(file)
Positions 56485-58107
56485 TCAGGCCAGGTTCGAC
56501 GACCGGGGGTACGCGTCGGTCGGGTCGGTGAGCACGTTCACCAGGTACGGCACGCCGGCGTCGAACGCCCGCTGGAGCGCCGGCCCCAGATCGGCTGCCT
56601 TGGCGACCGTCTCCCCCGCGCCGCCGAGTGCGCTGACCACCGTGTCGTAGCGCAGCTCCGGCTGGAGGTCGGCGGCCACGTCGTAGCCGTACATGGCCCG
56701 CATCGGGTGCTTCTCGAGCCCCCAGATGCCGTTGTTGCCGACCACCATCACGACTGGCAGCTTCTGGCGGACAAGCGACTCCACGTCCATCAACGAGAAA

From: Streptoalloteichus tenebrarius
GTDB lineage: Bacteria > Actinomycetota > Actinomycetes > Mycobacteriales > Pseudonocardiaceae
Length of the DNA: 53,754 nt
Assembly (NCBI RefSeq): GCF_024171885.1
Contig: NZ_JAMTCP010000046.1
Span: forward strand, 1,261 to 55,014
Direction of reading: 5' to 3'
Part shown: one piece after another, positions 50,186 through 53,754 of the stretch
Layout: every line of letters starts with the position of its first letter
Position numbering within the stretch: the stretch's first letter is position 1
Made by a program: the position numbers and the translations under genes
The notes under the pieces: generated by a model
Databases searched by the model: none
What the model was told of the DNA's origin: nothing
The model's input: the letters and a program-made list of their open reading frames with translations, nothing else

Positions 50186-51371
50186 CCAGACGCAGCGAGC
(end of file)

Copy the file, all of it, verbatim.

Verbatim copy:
Positions 56485-58107
56485 TCAGGCCAGGTTCGAC
56501 GACCGGGGGTACGCGTCGGTCGGGTCGGTGAGCACGTTCACCAGGTACGGCACGCCGGCGTCGAACGCCCGCTGGAGCGCCGGCCCCAGATCGGCTGCCT
56601 TGGCGACCGTCTCCCCCGCGCCGCCGAGTGCGCTGACCACCGTGTCGTAGCGCAGCTCCGGCTGGAGGTCGGCGGCCACGTCGTAGCCGTACATGGCCCG
56701 CATCGGGTGCTTCTCGAGCCCCCAGATGCCGTTGTTGCCGACCACCATCACGACTGGCAGCTTCTGGCGGACAAGCGACTCCACGTCCATCAACGAGAAA

From: Streptoalloteichus tenebrarius
GTDB lineage: Bacteria > Actinomycetota > Actinomycetes > Mycobacteriales > Pseudonocardiaceae
Length of the DNA: 53,754 nt
Assembly (NCBI RefSeq): GCF_024171885.1
Contig: NZ_JAMTCP010000046.1
Span: forward strand, 1,261 to 55,014
Direction of reading: 5' to 3'
Part shown: one piece after another, positions 50,186 through 53,754 of the stretch
Layout: every line of letters starts with the position of its first letter
Position numbering within the stretch: the stretch's first letter is position 1
Made by a program: the position numbers and the translations under genes
The notes under the pieces: generated by a model
Databases searched by the model: none
What the model was told of the DNA's origin: nothing
The model's input: the letters and a program-made list of their open reading frames with translations, nothing else

Positions 50186-51371
50186 CCAGACGCAGCGAGC